NACM Credit Managers’ Index January 2010

The latest data are starting to turn in a decidedly positive direction; GDP numbers are the best in over a year and a half, suggesting that the recession is in clear retreat. After a mild recovery in the third quarter, numbers jumped 5.8% in the fourth. The bulk of this growth is attributed to manufacturers starting to replenish inventories, mostly since the beginning of December. This shift in strategy is reflected in the Credit Managers’ Index (CMI) numbers as well. “The jump in manufacturing was stark and unexpected and, since the decline registered in the last iteration of the index, there has been a major leap in some critical areas,” said Chris Kuehl, Ph.D., NACM economist. “The combined CMI saw a jump from 52.9 to 55.1, which is
impressive enough, but the real movement came from the manufacturing side,” he said. Reinforcing the message coming from the economy as a whole, the manufacturing sector jumped from 52.1 to 55.1, reversing the trend from the December index when the sector stagnated and slipped in terms of positive factors.
There was an improved atmosphere in both manufacturing and service sectors with the most activity in the combined index’s favorable factors, specifically sales and new credit applications. Sales in the combined index jumped from 56.7 to 60.7, marking the first time this figure has been above 60 in 18 months. There was also progress in new credit applications—a jump from 54.2 to 57—signaling movement in the credit sector despite ongoing issues in the financial community. One of the biggest leaps came from dollar collections, which sported readings in the 40s just nine months ago and is now at 61.3. The same pattern was seen in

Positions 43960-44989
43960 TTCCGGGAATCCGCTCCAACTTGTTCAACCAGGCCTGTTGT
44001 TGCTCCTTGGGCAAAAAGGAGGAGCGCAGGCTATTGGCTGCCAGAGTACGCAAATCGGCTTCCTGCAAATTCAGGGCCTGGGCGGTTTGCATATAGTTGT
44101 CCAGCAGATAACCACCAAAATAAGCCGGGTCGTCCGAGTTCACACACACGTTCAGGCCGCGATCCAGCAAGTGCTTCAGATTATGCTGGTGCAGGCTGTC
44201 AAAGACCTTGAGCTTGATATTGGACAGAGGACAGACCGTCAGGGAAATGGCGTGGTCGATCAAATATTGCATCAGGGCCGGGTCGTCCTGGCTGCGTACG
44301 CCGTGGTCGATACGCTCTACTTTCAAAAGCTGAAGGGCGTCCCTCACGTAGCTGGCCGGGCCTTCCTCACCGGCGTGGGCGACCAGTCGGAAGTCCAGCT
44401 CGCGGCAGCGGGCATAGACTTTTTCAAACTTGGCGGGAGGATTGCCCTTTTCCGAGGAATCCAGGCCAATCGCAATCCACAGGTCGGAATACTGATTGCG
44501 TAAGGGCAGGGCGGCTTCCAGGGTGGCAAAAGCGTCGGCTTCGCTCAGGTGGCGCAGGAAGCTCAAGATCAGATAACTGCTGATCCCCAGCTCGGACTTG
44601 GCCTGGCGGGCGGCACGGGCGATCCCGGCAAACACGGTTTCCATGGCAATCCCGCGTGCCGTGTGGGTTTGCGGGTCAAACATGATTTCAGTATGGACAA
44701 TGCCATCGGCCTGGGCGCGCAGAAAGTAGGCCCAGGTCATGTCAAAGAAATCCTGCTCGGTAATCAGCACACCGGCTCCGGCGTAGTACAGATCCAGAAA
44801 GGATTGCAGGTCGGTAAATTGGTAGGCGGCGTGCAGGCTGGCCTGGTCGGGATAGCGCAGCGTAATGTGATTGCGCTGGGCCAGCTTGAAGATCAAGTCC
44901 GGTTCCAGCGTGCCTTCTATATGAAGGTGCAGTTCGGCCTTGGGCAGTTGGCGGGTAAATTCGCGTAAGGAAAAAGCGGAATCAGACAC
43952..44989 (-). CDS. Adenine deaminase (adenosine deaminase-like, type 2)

amount of credit extended, now standing at 58.8 after sitting in the 40s just five months ago.
“The past pattern in the index suggests that this is developing into a classic recession exit,” said Kuehl. “The deterioration of inventory and the dramatic reduction in capacity utilization meant that any spark of demand would propel business out of this predicament and, as in past recessions, the months following the end of these strategies would show substantial growth. The trillion‐dollar question is whether this growth surge can be maintained throughout the rest of the year.”
Thus far, these are the highest numbers seen in the index since February 2009 when the initial impetus of the recession was broken. Since then, growth has been even, but not dramatic. That trend of slow growth is likely to return, but the suggestion from this month’s data is that there will be pretty substantial gains for the bulk of the first quarter.
The service sector was not as dramatic as the manufacturing sector, but there was growth. The same factors seemed to be at work—increased sales and expanded availability of money. In both sectors there has been some improvement in terms of the number of accounts placed for collection and the number of disputes, and there has been a fairly steady decline in the number of bankruptcies as well. All in all, the CMI numbers of the last few months signal that business is attempting to catch up and position itself for the growth that has now finally arrived.

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